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Tips for a low stress borrowing experience …

The very first client-meeting I had as a commercial lender took place in my hometown. I had just taken over from a well-respected colleague and while I’d done all the necessary prep and didn’t have any concerns about the loan, I was nervous. I wanted to make a good first impression as I’d already heard that the client wasn’t happy about having to deal with someone new.

Typically, discovery meetings like this require 45-minutes of time. However, because Jim (not his real name) was uber-organized, we were done in less than fifteen. He literally entered my office with a banker’s box and placed it on the floor beside my desk. “It’s not my first rodeo, Norm”, he explained. He was leaving for Mexico the next day; the box contained everything he thought I'd need to avoid delay. With that, Jim and I got down to it: we talked briefly about how much he needed, why he needed it, and what sort of terms we could arrange. After a few moments, Jim was gone.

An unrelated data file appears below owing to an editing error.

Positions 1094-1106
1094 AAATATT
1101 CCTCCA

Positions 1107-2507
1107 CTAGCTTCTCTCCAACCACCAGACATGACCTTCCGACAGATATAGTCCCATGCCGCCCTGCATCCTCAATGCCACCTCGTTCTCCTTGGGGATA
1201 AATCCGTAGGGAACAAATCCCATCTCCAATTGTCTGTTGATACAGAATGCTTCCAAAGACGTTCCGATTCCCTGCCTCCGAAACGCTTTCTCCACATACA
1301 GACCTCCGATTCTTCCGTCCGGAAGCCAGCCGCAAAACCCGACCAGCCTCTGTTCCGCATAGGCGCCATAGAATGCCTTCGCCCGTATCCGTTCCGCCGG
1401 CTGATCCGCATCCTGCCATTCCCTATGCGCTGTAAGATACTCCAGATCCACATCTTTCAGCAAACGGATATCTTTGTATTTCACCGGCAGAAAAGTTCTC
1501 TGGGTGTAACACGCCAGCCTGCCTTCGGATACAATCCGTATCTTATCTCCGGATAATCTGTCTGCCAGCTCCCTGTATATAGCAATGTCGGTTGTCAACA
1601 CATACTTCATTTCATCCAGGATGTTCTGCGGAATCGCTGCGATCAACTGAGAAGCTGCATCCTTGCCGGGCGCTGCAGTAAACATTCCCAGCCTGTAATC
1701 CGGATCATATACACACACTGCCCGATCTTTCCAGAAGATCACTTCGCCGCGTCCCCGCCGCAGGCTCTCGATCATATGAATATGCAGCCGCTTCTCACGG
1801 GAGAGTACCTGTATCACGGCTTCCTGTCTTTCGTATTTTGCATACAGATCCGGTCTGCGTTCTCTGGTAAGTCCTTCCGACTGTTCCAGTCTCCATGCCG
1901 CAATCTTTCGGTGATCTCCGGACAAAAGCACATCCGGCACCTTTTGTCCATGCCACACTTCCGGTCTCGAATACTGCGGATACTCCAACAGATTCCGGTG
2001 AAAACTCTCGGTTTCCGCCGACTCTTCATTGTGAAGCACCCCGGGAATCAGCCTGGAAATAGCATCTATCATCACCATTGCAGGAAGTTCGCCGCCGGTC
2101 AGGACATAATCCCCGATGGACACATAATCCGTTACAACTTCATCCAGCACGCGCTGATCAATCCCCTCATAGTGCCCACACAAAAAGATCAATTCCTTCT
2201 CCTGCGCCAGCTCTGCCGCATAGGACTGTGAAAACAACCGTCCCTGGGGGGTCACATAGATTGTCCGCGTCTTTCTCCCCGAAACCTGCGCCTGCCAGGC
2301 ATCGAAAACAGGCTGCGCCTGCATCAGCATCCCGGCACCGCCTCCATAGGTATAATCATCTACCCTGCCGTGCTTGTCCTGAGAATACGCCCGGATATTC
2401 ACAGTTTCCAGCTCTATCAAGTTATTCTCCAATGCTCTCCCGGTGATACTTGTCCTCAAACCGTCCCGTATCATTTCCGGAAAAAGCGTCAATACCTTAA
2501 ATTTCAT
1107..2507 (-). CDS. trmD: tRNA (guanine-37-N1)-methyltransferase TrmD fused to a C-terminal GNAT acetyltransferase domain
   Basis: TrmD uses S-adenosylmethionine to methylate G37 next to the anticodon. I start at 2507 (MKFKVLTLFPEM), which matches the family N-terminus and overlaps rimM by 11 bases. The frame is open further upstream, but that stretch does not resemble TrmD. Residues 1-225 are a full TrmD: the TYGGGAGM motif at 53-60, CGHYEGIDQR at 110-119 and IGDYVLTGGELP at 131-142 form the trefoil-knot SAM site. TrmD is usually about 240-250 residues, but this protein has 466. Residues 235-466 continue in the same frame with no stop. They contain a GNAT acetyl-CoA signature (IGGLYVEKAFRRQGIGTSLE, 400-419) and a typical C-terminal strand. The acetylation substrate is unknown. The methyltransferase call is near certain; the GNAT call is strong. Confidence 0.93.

Amazed, I called my boss to share the experience. He laughed, and pointed out that I would never again have such a well-organized client.

He was right. I never did.


Disclaimer: The information provided here is merely a bite-sized primer to commercial credit. To prepare this post, I reached out to my commercial lending friends - many thanks to Kurtis Friend and Cameron Braun at Scotiabank (Prince George) and to Norm Hebert at RBC (Prince George). It’s important to note that commercial lending policy differs from one financial institution to the next. Experiences may vary.